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All about Virtualization and Cloud Security | Recent Articles:

When it comes to information security, not all industries are alike

Aug 28 by Robert Krauss

Saying all types of companies have the same information security concerns because they face common threats and vulnerabilities is like saying all cars are alike because they have four tires.

The security - as well as regulatory compliance - issues enterprises grapple with differ dramatically based on their industry. As we’ve seen in recent years, the types of attacks companies face and the sources of those attacks can vary depending on their line of business.

Sure, there are basic security commonalities among all types of businesses. Virtually all companies are vulnerable to computer viruses and other malware. Many verticals are seeing a rapid growth in the use of mobile devices and in the security threats they represent. And internal security breaches can happen at any organization, whether it sells shoes or builds rocket ships.

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Don’t Trivialize “Small Business” IT and Security: They Probably Have It Harder than You

Aug 27 by Kathryn Schwab

I recently signed up a family member for extracurricular activities, and upon arriving at a small local business, ended up in a conversation with the owner. After a few pleasantries, the usual, “where do you work” question came up. I proudly answered, and the floodgates opened with the owner asking many questions about IT and security:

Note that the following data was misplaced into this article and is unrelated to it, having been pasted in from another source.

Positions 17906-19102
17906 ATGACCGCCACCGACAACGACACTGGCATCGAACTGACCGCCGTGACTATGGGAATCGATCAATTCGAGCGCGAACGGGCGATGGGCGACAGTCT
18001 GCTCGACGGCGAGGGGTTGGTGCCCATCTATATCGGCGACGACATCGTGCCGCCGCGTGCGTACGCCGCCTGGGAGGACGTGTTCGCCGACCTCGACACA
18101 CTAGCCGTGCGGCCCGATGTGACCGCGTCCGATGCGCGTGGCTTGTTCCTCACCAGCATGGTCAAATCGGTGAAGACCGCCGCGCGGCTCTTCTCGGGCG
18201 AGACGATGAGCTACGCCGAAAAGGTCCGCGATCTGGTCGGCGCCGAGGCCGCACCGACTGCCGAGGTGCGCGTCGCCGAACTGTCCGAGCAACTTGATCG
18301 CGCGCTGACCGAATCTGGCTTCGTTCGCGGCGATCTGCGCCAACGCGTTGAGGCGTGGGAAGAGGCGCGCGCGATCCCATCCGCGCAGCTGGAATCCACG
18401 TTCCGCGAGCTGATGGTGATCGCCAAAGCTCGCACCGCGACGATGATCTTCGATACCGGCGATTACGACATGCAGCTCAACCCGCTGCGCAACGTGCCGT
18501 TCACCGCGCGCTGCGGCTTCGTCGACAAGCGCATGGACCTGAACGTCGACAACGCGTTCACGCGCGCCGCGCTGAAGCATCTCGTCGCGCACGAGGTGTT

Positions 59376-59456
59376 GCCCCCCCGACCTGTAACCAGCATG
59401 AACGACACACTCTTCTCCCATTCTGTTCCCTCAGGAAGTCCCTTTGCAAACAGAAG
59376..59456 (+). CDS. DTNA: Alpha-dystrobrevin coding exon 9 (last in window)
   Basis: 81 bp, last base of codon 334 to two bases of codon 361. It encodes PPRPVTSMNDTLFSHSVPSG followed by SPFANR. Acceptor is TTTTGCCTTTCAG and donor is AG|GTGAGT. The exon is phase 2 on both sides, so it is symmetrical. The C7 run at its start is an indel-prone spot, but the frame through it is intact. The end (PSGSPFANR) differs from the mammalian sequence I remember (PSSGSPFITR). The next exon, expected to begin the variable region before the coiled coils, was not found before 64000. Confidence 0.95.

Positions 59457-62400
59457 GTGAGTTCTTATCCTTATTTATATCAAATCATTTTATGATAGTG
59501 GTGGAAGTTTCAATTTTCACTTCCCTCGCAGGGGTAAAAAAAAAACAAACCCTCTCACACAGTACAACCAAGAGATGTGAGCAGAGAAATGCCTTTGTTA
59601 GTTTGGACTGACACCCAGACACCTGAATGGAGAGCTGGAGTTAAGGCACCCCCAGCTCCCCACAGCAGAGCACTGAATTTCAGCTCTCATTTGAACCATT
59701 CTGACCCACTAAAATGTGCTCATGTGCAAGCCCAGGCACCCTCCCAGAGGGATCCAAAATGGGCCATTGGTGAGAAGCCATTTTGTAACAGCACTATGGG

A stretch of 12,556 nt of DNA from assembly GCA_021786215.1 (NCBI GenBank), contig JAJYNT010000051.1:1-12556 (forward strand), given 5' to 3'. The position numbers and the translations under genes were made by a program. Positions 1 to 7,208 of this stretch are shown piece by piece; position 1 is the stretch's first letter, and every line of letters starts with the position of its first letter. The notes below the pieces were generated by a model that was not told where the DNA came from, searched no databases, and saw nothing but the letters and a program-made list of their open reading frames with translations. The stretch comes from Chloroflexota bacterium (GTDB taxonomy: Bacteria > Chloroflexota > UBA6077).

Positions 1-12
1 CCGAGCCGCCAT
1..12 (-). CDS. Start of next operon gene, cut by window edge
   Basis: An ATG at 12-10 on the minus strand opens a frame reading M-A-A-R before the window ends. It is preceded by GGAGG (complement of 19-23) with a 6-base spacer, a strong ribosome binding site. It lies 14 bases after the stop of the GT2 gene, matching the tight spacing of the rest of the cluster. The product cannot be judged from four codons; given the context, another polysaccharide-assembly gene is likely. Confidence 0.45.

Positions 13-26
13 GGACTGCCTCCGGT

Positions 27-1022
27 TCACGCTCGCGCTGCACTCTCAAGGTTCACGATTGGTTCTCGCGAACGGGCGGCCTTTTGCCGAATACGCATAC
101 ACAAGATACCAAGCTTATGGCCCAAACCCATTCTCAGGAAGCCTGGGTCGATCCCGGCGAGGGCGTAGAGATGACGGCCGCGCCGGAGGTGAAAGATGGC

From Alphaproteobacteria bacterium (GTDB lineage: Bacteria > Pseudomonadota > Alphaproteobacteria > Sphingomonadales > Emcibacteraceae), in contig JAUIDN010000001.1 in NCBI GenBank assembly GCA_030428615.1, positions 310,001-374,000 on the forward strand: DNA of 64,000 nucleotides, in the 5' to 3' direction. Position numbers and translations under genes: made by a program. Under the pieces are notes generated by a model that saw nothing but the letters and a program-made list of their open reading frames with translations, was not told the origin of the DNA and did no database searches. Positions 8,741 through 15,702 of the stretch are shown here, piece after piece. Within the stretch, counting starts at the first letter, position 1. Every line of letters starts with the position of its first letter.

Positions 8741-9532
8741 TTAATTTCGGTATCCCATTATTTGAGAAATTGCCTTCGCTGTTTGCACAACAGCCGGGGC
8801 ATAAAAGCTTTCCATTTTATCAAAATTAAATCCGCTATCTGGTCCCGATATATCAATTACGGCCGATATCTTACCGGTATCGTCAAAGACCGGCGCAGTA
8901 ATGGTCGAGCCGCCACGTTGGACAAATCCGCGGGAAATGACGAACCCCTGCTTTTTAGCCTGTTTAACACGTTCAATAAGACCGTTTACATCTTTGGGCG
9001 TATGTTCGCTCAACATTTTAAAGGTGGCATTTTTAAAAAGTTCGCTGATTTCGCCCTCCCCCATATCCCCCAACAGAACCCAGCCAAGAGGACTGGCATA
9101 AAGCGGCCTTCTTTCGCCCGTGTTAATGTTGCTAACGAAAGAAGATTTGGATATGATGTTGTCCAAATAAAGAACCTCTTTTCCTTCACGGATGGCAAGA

Should I use two host service providers? One for internal access? One for external access? 

 How do I protect the business, given my IT environment?  

 Should I move certain services into the cloud? If so, how do I make sure my customers are protected?

 What is virtualization and how can it help me? Does it make sense for me?

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Identity and Access Management as a Service (IDaaS) – mastering the fine art of juggling

Aug 22 by Denisa Dragomir

In my previous post I raised a flag around the importance of identity and access management (IAM), and how this should be embedded in your overall security planning.

What does identity and access governance stand for?

According to Gartner, it represents "a combination of administration and account provisioning, authentication and authorization, and reporting functions" which is either served from the cloud (IDaaS) as a utility, or implemented internally in a more silo’d approach.

Companies may choose to run a combination of the two in their hybrid environment, where they bring up a secondary IAM system to handle their hosted apps, while continuing to rely on standard IAM for internal applications.

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VARs and MSPs: Keeping Up on the Changing Times

Aug 20 by Robert Krauss

The IT industry has long been characterized by change. You might remember the dominance of mainframes in the data center, the move to minicomputers, and the emergence of client/server architectures and network operating systems. Believe it or not, there was a time when businesses survived without the Internet, and hardly anyone could have imagined anything like a smart phone.

Lately it seems like things are shifting faster than ever. That’s largely because the key trends that are shaping the industry—cloud computing, mobile technology, social media and big data, to name a few—are causing an upheaval in the way vendors design, build and distribute their products and the way organizations use technology.

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Like Many Businesses, Agriculture Needs to Centralize Security Too

Aug 14 by Kathryn Schwab

When we think of farming and agriculture, we tend to think of dirt, maybe some animals, and perhaps some large machinery. And when we think technology and agriculture, maybe our minds wander to a farmer using a mobile phone or some high tech tractor.

Others might think biotech or biometrics for plant or animal breeding, or other farm-related necessities. ITC in agriculture has made many advancements – some for the better, others would argue for the worse. And it shows no sign of slowing down.